Reviewed by Steven Whitehead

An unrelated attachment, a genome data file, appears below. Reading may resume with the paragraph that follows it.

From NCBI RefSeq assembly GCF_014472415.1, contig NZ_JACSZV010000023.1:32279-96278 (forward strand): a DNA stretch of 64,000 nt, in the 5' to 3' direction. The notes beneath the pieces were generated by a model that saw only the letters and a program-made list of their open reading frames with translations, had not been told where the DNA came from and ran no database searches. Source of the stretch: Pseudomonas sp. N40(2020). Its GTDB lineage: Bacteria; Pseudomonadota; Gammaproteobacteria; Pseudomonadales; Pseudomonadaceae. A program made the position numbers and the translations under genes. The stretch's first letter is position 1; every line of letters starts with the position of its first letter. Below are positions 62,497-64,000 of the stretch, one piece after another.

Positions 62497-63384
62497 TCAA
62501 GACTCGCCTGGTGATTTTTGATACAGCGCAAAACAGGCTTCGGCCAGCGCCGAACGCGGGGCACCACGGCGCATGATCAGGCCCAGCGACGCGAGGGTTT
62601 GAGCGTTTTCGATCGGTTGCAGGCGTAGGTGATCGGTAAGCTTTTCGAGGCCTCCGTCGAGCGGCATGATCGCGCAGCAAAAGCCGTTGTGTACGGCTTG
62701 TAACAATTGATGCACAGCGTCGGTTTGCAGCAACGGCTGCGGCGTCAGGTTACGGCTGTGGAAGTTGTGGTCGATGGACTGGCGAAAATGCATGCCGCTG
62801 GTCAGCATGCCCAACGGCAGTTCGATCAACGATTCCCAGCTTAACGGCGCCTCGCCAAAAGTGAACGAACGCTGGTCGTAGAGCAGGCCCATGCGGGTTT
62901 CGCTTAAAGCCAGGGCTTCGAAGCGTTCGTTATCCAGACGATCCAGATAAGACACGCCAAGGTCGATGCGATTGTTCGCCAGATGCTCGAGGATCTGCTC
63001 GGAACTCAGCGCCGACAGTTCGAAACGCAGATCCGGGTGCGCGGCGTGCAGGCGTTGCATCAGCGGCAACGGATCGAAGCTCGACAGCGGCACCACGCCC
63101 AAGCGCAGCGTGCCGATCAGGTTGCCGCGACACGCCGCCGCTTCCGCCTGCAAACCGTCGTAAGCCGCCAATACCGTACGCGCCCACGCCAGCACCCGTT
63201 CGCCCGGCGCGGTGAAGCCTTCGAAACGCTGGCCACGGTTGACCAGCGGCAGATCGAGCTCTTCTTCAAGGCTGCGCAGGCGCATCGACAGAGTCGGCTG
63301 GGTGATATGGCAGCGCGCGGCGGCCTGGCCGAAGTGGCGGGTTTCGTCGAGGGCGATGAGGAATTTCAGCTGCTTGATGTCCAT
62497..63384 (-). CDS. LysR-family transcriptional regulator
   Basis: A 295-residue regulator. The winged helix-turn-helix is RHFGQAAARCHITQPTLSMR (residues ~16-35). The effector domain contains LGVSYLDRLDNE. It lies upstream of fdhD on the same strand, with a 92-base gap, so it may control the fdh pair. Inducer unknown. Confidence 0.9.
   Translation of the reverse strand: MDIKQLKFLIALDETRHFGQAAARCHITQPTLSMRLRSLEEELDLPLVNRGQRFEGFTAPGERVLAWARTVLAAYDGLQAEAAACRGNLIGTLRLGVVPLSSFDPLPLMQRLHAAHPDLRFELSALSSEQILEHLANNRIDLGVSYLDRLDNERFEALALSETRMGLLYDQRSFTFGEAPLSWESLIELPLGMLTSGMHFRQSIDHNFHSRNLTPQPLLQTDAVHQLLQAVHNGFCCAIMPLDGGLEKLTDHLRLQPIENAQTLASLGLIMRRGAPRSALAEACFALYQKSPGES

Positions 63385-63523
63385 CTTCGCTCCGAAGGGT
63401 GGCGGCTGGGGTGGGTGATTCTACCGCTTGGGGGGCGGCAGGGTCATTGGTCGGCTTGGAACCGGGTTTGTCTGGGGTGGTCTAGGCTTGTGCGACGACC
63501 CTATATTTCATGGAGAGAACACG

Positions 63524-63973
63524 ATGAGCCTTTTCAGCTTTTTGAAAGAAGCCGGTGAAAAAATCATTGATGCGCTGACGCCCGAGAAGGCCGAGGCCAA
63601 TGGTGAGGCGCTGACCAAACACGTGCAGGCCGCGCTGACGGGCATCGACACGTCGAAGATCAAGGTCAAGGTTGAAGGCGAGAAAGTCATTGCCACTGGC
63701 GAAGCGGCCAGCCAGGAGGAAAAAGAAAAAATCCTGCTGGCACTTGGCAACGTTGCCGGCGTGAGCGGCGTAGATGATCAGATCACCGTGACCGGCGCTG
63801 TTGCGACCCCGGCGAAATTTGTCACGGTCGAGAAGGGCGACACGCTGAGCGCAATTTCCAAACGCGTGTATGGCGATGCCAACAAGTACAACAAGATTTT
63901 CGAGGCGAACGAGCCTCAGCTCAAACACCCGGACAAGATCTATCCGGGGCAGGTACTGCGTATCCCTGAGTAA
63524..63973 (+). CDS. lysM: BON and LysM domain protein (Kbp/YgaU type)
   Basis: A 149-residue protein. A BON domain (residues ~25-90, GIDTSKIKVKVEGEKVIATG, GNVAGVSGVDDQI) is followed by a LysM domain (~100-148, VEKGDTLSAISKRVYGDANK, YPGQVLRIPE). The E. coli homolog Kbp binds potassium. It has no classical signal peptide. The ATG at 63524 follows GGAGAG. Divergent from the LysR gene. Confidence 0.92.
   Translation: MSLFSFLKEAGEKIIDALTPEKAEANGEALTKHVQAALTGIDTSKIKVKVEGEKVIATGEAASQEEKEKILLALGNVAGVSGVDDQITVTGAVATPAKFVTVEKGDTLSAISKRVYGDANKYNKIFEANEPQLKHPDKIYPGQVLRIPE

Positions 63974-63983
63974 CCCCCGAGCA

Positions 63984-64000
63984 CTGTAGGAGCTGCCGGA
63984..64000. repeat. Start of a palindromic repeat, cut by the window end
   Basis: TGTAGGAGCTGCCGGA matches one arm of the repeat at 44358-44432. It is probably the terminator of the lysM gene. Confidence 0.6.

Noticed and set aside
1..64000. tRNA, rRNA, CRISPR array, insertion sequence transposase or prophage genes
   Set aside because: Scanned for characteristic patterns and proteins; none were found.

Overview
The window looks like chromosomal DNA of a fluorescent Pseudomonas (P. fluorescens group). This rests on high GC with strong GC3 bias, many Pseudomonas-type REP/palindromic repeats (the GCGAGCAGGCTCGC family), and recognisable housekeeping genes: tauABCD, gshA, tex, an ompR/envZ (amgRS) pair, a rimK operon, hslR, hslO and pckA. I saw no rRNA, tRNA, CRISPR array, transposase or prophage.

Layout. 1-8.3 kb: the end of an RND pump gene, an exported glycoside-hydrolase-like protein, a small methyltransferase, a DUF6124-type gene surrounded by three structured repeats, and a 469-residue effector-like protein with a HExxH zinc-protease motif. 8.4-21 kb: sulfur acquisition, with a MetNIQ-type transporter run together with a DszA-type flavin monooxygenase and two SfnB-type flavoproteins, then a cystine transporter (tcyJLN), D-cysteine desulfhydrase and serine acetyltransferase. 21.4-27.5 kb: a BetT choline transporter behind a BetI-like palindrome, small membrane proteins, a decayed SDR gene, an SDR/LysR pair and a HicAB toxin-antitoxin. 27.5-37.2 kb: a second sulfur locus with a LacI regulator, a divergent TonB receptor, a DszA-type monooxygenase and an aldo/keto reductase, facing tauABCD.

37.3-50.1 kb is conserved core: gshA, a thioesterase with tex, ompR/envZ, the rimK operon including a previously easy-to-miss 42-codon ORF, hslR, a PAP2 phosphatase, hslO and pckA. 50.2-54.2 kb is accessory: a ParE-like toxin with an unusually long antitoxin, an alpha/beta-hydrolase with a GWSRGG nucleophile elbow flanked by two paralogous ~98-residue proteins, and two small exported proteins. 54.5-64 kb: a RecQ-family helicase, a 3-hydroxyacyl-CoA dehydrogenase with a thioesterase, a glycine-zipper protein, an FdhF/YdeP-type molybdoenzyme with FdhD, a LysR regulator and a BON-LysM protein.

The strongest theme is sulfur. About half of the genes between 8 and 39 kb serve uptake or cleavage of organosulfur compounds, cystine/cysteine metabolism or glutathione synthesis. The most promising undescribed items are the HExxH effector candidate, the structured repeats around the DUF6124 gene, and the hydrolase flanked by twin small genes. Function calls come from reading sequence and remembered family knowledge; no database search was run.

The Boston Camerata are one of the pre-eminent early music ensembles, having been formed in Boston Massachusetts in 1954, initially as an adjunct to the Boston Museum of Fine Arts' collection of musical instruments. The roots of this recording go back to the 1970s, when the Boston Camerata and its director (now Director Emeritus) Joel Cohen performed in concert and then recorded, for the Nonesuch label, a production entitled 'A Medieval Christmas'. This vinyl release soon became a best seller with the programme remaining in Camerata's repertoire for tours of North America and Europe, including one particular appearance at a festival in the Languedoc, France. There, Camerata's present director, Anne Azéma, then a student, heard the repertoire and took a particular interest in the Aquitanian polyphonic pieces. Later, as a Camerata singer, she performed this programme many times, as, over the course of the years, it has been re-imagined, augmented, and re-evaluated. What we have now is a new version of 'A Medieval Christmas' on a different label, quite different in many ways from the 1970s production, but, with its multi-disciplinarity and diversity of sources, still close to the original in spirit. Three female voices and two instrumentalists, each with many years of experience performing medieval music, all at the peak of their art, give us a grand tour of European music for Christmas from the 13th and 14th centuries. The words are generally Latin with translations provided in the CD booklet but you do not need to be a linguist to hear the joyful tidings. The music is accessible and while students of early music will appreciate the careful scholarship that underpins the recital, general listeners will enjoy the tunes. Listeners who appreciate the Anonymous 4 or the Medieval Babes will, I am sure, enjoy the Boston Camerata as well.
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